A few years ago, Shanghai’s middle-class families suddenly started sending their kids to summer camps in the U.S. — a trend that continues today. Most families I know pack their children off to American multi-activity camps when they are only 3 or 4 years old. Others wait until their little prodigies start primary school and fill their summers with training camps specializing in English writing, computer programming, or sports.
Soon after summer camps became fashionable, peer pressure began to take its toll on some parents. So many families were sending their children to camp that if you didn’t, you would feel as though your child were falling behind. Like taking skiing holidays, playing ice hockey, or learning to ride a horse, sending your children to summer camp became just another middle-class show of wealth and status.
Some parents hope that their children, who generally study at local Shanghai schools, will improve their linguistic ability in an intensive English-speaking environment. By staying in America for a month or longer, they maintain, their children will grow bold enough to communicate in their second language ever more fluently.
Sometimes, however, children are thrust into an English environment before they are ready. I once saw a kid with weaker language skills burst into tears as soon as he realized that English was the camp’s lingua franca. His parents, remonstrating with him about the money they’d spent to take him to America, forced the child to stay in the classroom.
Such scenes are awkward for American teachers, most of whom can’t relate to public displays of tough love. Feeling that the Chinese child isn’t ready, they sometimes invite the parent to take them home and then arrange for a Chinese-speaking teaching assistant to attend camp on the second day, leaving the parent stunned. “A Chinese teaching assistant?” they say. “Doesn’t that just cheapen the tens of thousands of yuan I’ve spent to improve my child’s English?”
Most children, however, find the American camp experience highly rewarding. Last year, I sent my daughter — whom I shall refer to by her English name, Charlotte — to an outdoors camp in New York, located in the forest about half an hour’s drive from Manhattan. The area boasted a high ropes course, tree-climbing, rock climbing, swimming, and indoor classes held in small wood cabins. My daughter loved it so much that she didn’t want to leave, and yearned for the one night a week where the organizers would make a bonfire and the kids were allowed to stay overnight.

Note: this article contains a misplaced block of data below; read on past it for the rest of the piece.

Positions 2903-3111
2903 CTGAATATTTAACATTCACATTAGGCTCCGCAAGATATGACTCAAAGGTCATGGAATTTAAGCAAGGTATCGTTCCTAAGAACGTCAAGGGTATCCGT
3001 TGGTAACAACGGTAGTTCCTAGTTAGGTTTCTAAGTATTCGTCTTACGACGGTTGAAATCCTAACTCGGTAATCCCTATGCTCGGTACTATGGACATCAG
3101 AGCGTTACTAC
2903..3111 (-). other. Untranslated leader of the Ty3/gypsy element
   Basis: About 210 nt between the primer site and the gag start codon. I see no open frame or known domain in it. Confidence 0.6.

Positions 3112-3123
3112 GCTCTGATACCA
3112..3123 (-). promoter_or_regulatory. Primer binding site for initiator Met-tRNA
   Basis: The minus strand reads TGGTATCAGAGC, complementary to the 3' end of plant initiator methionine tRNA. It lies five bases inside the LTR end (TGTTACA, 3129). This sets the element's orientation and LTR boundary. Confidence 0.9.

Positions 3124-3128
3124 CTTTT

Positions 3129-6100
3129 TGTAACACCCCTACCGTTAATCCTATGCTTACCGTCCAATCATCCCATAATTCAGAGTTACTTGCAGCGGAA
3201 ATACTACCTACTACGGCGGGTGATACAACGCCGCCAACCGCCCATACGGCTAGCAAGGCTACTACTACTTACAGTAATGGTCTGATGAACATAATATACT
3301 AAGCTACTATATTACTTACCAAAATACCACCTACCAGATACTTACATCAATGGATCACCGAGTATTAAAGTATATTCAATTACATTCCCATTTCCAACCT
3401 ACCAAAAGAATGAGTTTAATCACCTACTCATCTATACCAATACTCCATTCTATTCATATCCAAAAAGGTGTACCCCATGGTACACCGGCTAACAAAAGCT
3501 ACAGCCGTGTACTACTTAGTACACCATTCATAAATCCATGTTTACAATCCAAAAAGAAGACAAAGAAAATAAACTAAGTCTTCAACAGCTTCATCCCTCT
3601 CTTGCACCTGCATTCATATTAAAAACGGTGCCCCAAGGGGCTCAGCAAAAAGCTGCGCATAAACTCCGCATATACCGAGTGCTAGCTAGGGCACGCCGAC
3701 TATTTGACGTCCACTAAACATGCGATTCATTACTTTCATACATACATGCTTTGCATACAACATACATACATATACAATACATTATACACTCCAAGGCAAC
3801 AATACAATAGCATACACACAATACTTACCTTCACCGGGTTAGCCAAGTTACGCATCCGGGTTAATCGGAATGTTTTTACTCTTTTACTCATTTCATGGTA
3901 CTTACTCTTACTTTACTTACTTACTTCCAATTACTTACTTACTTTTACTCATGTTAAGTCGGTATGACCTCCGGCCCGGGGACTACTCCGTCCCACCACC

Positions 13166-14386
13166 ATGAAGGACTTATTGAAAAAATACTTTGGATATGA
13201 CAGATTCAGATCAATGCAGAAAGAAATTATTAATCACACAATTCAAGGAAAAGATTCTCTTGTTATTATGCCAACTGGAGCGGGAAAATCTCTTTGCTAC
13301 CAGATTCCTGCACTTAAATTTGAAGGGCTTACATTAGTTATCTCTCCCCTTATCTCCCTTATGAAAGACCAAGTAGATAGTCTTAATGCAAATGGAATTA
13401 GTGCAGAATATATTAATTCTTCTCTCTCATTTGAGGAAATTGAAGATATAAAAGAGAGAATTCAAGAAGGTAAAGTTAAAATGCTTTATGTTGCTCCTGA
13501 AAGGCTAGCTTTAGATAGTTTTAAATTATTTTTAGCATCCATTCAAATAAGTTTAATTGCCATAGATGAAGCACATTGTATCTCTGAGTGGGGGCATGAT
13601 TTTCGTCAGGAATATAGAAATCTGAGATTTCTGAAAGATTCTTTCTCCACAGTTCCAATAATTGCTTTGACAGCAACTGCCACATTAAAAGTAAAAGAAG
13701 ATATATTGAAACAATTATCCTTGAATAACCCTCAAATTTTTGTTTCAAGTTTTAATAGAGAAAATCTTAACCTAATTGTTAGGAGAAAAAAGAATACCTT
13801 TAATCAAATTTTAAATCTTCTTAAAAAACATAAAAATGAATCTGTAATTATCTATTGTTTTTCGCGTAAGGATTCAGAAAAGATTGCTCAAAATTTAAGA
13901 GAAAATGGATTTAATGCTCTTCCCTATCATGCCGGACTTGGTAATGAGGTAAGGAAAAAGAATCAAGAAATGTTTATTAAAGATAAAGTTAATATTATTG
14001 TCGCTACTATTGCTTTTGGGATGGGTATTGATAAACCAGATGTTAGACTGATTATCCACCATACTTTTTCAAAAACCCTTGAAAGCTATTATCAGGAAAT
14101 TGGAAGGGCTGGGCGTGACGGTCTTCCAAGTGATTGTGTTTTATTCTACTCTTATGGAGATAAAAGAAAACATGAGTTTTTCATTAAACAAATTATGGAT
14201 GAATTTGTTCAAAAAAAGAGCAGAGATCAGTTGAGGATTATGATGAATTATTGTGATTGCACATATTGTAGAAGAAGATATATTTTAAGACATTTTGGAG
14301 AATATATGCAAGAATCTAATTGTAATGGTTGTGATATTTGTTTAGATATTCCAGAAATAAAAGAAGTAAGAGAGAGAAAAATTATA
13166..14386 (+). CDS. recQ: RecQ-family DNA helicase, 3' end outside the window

The fee for the camp was $1,200 a week. My friends in the U.S. said that I spoiled my children by sending them to such an expensive camp, but I replied that many Shanghai-based camps now charge 6,000 to 7,000 yuan ($880 to $1,030) per week without offering the same living or teaching standards.
Chinese parents with better English skills and experience of living abroad often choose their own U.S. summer camps, while parents with weaker English skills and no experience living abroad tend to go through agencies. The price difference for those who seek third-party agents, however, is huge.
In the U.S., summer camps that charge $1,200 a week are at the higher end of the market. Most camps charge about half this amount. But China’s summer camp craze means that many agencies here charge the equivalent of 20,000 yuan per week, which covers the needs of one adult and one child. Many wealthier parents spend nearly 100,000 yuan a month — a jaw-dropping amount of money.
As my daughter attends an international school in Shanghai, I don’t send her to camp so she can practice her English. Instead, for several years now, I have chosen outdoor camps where activities often include mountain buggies, kayaking, paddle-boarding, and more.
As a parent, American summer camps have a number of things going for them. First, it is difficult to take part in outdoor activities in Shanghai, because this vast metropolis lacks accessible public space and natural resources. To find a suitable lake, mountain, or beach, you have to travel miles out of town. In the States, meanwhile, there are no such problems, and the countryside air is clean and healthy.
Second, I feel safe letting her go to the U.S. American sports instructors take more time than their Chinese counterparts teaching children how to ensure their own safety and the safety of those around them. In addition, there are always medical facilities close by, something that is not always guaranteed in China’s countryside.
Third, the culture of summer camps is another reason for sending my child to the U.S. Children learn how to help others, make friends, follow and even set the rules, integrate with different cultures, and become leaders. At the campgrounds last year, I saw Charlotte blossom from being quiet and shy to leading her team in singing camp songs. I saw her once get into an argument with another child, only for them to hug like they would never see each other again when it was time to go home. It moved me to see my daughter act so maturely at only 5 years old.
To me, raising children who are brave, loving, proactive, and cooperative is far more valuable than testing into elite programs or getting slightly higher grades. One major criticism of China’s educational system in recent years is that it only focuses on churning out answers to questions, and that everything hinges on scores in an exam-oriented system. I myself grew up as a Chinese student among that environment, but I want my children to be exposed to more diverse values, live among more diverse cultures, and have a broader worldview. To me, American summer camps embody that worldview better than anything else.
Translator: Katherine Tse; editors: Zhang Bo and Matthew Walsh.
(Header image: Students and their parents line up for visa interviews at the American embassy in Beijing, June 26, 2012. Chai Cheng/VCG)